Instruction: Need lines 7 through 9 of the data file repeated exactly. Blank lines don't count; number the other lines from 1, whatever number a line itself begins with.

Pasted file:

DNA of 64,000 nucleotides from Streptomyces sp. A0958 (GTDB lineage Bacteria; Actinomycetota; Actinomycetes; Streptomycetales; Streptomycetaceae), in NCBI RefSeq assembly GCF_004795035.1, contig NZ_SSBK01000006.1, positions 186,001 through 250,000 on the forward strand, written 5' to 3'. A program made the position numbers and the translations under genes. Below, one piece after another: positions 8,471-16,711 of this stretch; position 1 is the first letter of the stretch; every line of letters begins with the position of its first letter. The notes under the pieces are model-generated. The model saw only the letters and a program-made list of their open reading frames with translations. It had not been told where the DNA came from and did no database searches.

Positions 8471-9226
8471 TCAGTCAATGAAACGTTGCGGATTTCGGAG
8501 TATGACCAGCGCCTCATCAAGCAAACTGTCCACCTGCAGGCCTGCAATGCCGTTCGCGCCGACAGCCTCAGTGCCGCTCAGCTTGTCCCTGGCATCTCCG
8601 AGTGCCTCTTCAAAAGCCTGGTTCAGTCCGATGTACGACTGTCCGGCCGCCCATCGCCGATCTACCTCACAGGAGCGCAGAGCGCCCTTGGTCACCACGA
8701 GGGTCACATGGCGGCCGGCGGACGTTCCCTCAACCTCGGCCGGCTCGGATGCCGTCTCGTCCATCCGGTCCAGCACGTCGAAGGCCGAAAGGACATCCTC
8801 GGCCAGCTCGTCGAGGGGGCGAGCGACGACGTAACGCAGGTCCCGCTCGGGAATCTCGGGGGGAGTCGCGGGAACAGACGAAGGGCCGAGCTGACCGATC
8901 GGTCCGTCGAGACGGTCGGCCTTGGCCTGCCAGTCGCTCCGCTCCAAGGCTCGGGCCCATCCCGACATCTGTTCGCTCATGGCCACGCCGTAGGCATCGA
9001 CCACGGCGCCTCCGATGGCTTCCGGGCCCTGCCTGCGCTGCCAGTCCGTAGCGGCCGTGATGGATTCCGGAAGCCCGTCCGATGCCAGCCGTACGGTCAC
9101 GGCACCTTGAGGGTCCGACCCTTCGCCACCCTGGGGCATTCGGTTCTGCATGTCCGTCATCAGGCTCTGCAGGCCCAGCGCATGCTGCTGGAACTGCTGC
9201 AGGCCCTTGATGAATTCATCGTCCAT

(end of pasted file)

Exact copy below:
8801 GGCCAGCTCGTCGAGGGGGCGAGCGACGACGTAACGCAGGTCCCGCTCGGGAATCTCGGGGGGAGTCGCGGGAACAGACGAAGGGCCGAGCTGACCGATC
8901 GGTCCGTCGAGACGGTCGGCCTTGGCCTGCCAGTCGCTCCGCTCCAAGGCTCGGGCCCATCCCGACATCTGTTCGCTCATGGCCACGCCGTAGGCATCGA
9001 CCACGGCGCCTCCGATGGCTTCCGGGCCCTGCCTGCGCTGCCAGTCCGTAGCGGCCGTGATGGATTCCGGAAGCCCGTCCGATGCCAGCCGTACGGTCAC